Last time I ended by asking about Elbow’s believing/doubting-game, “Do absurdity and hyperbole gain traction in the predominance of a doubting manner?” I think what I meant was, Do absurdity and hyperbole function most powerfully when we hold a doubting mindset? If believing goes along with things, grants ideas a chance, then absurdity and hyperbole must lose some of their shock effect under those conditions. Believers wouldn’t find them unbelievable; believers would assent (temporarily) in these moments when critique is on hold.
Later in the article, there comes another list even more ramshackle seeming than the basketball-themed chunk I worked through the other day.
There are more personal emotional fears that reinforce the monopoly of the doubting game and which must therefore be explored here. I think we all fear, to a greater or lesser extent, being taken over, infected, or controlled by a bad or wrong idea. The believing game asks us, as it were, to sleep with any idea that comes down the road. To be promiscuous. We will turn into the girl who just can’t say no. A yes-man. A flunky. A slave. Someone who can be made to believe anything. A large opening that anything can be poured into. Force-fed. Raped. (185)
Reading the essay (again, reading to decide its fit in a class I will soon teach), I hovered on this paragraph slightly longer than most because I found it difficult to play the believing game with it. Promiscuity, slavery, rape: here as tropes these are excessively blunt for explaining the risks in preferring one intellectual manner over another. Because Elbow’s list-work deals out these references in quick succession, I attempted to read it as a dare–a lure configured deliberately to remind readers that our believing has its limitations and that such limitations are often due for direct contemplation (e.g., attending to how hyperbole works on us). The paragraphs that follow confirm Elbow’s concern for believing as an inroads to dangerous ideas–dangerous ideas that the doubting game’s overeager critical impulse would shield from us: “What is needed is practice in learning to immerse the self gradually in the element perceived as dangerous–and it is just such a process that is constituted by the believing game” (186-187).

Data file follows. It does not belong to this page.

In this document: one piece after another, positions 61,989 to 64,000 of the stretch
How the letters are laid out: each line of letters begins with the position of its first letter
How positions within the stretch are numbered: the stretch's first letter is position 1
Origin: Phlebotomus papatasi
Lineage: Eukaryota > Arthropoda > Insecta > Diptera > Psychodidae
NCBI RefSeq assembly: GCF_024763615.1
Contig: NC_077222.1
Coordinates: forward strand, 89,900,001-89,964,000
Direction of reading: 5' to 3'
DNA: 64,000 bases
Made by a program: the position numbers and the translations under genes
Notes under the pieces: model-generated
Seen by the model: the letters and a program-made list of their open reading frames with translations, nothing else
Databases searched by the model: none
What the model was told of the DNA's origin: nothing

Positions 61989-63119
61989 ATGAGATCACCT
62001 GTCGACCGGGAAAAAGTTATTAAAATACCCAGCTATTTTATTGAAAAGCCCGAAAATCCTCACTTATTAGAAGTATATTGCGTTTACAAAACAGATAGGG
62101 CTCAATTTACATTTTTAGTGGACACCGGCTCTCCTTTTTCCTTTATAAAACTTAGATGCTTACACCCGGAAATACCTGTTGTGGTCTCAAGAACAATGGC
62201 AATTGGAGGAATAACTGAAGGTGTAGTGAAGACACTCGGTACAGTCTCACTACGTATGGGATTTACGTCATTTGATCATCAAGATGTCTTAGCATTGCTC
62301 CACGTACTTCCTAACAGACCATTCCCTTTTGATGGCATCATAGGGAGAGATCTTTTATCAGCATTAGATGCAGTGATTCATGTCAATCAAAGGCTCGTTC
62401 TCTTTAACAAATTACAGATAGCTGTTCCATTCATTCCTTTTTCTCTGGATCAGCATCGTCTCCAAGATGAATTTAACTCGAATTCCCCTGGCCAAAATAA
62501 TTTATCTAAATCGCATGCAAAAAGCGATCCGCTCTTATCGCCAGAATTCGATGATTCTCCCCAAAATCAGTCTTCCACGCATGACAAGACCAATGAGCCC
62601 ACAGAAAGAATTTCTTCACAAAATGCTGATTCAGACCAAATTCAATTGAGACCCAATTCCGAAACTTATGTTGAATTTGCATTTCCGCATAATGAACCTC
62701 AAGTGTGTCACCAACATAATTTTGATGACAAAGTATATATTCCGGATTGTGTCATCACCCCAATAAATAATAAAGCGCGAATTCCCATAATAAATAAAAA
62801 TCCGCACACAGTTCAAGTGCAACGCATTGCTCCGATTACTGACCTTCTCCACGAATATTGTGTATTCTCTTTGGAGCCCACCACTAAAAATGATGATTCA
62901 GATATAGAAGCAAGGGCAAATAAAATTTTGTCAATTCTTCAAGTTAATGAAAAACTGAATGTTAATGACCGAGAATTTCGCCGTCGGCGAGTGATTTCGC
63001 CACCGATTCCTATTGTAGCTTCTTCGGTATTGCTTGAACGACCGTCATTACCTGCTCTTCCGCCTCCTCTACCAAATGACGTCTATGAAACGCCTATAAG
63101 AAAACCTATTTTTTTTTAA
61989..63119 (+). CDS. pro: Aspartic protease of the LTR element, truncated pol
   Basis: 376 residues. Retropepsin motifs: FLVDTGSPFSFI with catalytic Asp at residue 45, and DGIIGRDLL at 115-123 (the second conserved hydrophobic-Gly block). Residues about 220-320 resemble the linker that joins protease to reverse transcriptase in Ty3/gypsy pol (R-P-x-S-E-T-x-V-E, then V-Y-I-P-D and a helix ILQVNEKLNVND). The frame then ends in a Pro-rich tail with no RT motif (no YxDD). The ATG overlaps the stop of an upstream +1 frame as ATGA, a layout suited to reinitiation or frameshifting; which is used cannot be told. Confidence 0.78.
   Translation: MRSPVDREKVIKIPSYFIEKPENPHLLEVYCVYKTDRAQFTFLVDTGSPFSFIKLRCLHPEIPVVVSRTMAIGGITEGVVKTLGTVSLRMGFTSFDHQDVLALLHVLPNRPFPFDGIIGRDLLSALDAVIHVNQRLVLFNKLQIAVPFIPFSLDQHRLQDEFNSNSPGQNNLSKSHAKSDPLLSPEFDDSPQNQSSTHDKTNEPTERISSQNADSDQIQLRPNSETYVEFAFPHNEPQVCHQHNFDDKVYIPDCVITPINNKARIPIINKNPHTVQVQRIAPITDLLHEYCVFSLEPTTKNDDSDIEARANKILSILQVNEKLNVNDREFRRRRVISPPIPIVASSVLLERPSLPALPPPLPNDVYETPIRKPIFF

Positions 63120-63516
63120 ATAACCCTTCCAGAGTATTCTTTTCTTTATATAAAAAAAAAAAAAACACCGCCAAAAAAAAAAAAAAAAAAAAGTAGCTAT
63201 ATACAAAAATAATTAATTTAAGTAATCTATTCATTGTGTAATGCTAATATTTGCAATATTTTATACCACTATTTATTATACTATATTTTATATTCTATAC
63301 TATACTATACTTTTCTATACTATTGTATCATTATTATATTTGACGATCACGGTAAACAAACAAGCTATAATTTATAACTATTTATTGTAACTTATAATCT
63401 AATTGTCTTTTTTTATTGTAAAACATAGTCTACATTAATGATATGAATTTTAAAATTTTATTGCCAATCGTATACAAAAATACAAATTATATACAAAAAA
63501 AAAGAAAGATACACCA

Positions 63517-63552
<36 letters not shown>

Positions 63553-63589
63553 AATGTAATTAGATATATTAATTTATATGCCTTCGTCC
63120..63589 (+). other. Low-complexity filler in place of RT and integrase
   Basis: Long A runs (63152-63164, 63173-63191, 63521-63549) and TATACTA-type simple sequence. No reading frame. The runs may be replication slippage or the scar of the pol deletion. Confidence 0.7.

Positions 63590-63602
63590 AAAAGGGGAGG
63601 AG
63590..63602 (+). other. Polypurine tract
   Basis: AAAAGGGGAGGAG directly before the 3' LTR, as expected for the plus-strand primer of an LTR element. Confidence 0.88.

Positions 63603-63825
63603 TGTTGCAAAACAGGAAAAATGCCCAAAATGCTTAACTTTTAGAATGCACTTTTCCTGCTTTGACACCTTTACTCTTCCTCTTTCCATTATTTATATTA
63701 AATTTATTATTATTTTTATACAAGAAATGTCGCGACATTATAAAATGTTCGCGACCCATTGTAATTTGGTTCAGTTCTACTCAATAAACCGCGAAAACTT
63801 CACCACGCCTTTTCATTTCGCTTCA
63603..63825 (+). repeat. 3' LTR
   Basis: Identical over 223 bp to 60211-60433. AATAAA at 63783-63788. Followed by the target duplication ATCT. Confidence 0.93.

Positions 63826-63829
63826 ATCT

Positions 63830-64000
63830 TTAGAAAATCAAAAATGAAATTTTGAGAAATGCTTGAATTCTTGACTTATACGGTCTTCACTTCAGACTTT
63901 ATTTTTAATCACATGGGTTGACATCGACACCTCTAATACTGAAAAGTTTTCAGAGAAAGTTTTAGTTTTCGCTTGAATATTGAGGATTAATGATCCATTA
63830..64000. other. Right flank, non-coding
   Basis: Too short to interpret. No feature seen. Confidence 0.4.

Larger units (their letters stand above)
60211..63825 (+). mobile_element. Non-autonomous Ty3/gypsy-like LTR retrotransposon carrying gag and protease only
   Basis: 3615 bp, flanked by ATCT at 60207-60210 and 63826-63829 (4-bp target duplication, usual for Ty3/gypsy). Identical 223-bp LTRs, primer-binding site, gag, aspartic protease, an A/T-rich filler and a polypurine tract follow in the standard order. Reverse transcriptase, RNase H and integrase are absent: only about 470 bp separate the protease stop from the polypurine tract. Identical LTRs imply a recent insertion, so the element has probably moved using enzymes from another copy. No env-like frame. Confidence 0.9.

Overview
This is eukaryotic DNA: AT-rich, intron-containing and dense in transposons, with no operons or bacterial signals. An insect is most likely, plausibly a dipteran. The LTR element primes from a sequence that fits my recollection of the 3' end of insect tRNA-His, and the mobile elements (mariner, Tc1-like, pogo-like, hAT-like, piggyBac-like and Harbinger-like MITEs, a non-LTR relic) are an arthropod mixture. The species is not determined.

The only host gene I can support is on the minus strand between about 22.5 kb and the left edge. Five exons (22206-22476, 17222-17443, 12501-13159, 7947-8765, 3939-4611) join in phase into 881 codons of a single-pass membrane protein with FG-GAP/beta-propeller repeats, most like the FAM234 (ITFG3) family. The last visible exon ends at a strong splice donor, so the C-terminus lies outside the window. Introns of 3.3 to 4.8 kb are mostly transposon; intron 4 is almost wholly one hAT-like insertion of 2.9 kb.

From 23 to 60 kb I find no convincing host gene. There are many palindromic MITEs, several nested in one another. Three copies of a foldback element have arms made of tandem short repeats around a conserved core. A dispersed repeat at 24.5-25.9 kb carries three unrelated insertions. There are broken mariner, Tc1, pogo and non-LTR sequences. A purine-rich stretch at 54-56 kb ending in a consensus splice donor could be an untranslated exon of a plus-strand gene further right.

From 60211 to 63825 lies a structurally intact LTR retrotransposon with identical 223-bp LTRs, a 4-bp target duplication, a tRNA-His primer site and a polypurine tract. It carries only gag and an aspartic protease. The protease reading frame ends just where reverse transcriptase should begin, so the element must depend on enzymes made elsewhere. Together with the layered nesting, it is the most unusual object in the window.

On the elliptical Thursday, lolling slowly-idly through spacetime (i.e., winding across 3+ miles, ending up nowhere). Reeaading Elbow’s “The Doubting Game and the Believing Game–An Analysis of the Intellectual Enterprise,” the well-known appendix essay in Writing Without Teachers (1973) and an essay I am considering assigning for the first meeting of ENGL516 next month. In a future entry, I may have more to say about the essay, its premises, and whether anyone still reads it or finds the believing/doubting dialectic useful anymore. But it’s this passage on basketball that (today) still strikes me as odd-fitting:
If you are playing basketball and someone starts carrying the ball around without dribbling or keeping score wrong, what you do next is not part of the game but part of real life. You can shoot him, you can try to have him locked up, you can cry, you can say you won’t play with him tomorrow, or you can try to persuade him to start playing again by talking to him. Here, I think, believing game has an inherent advantage over the doubting game. The activity of the believing game (trying to share perceptions and experiences) is more likely than the activity of the doubting game (trying to find holes in the other person’s view) to keep people willing to talk to each other if the game breaks down. (174-175)
This must be a pick-up game. There are no referees, no arbitrators of the game’s rules outside of the game itself. In fact, decorum is, in this case, so delicately kept by participants in the game that it is possible, if anyone in the game decides it is the best solution, to shoot the rule-breaker. That the miskept score or the carrying of the ball would warrant–under any circumstances–shooting the rule-breaker creates dissonance with the idea of hermeneutic propriety (the gains to be had in a generous intellectual manner more willing to try on ideas than to rush into critique). So it’s the extremism of the scenario that, in this particular passage, distracts me from the larger point Elbow seeks to make. The point is that the believing game could restore basketball-rationality to the scene. But it is startlingly difficult to believe these alternatives to verbal negotiation. Locking up the rule-breaker? Crying? This list leaves me with doubts about whether the believing game holds up when absurd, hyperbolic alternatives enter into play. Another way: do absurdity and hyperbole gain traction in the predominance of a doubting manner?
Richard. "Four Philosophies of Composition." Composition
in Four Keys: Inquiring into the Field. Barbara Gleason, Louise Wetherbee Phelps, and Mark Wiley, eds. Mountain View, Calif.: Mayfield, 1996. 551-555.
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John. "Composition and the Circulation of Writing." CCC
52.2 (2000): 188-219.
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